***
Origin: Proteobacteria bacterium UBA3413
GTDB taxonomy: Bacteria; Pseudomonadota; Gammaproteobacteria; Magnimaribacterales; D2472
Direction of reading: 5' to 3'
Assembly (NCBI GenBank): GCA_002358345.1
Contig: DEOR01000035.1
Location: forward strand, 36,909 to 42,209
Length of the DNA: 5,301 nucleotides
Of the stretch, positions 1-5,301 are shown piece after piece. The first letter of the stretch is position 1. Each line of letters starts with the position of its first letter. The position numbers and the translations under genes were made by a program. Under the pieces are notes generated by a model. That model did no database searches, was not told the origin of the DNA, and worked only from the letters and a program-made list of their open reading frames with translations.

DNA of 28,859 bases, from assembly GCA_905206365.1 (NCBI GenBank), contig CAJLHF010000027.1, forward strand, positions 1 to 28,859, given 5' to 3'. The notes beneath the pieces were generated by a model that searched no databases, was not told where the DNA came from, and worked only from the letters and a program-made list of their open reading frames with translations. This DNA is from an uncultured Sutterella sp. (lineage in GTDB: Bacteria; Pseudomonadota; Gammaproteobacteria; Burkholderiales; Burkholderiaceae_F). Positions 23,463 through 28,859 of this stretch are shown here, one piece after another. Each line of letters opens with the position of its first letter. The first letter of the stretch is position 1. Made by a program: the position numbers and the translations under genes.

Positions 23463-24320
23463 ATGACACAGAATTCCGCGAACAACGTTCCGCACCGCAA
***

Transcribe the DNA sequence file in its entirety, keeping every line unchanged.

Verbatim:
Origin: Proteobacteria bacterium UBA3413
GTDB taxonomy: Bacteria; Pseudomonadota; Gammaproteobacteria; Magnimaribacterales; D2472
Direction of reading: 5' to 3'
Assembly (NCBI GenBank): GCA_002358345.1
Contig: DEOR01000035.1
Location: forward strand, 36,909 to 42,209
Length of the DNA: 5,301 nucleotides
Of the stretch, positions 1-5,301 are shown piece after piece. The first letter of the stretch is position 1. Each line of letters starts with the position of its first letter. The position numbers and the translations under genes were made by a program. Under the pieces are notes generated by a model. That model did no database searches, was not told the origin of the DNA, and worked only from the letters and a program-made list of their open reading frames with translations.

DNA of 28,859 bases, from assembly GCA_905206365.1 (NCBI GenBank), contig CAJLHF010000027.1, forward strand, positions 1 to 28,859, given 5' to 3'. The notes beneath the pieces were generated by a model that searched no databases, was not told where the DNA came from, and worked only from the letters and a program-made list of their open reading frames with translations. This DNA is from an uncultured Sutterella sp. (lineage in GTDB: Bacteria; Pseudomonadota; Gammaproteobacteria; Burkholderiales; Burkholderiaceae_F). Positions 23,463 through 28,859 of this stretch are shown here, one piece after another. Each line of letters opens with the position of its first letter. The first letter of the stretch is position 1. Made by a program: the position numbers and the translations under genes.

Positions 23463-24320
23463 ATGACACAGAATTCCGCGAACAACGTTCCGCACCGCAA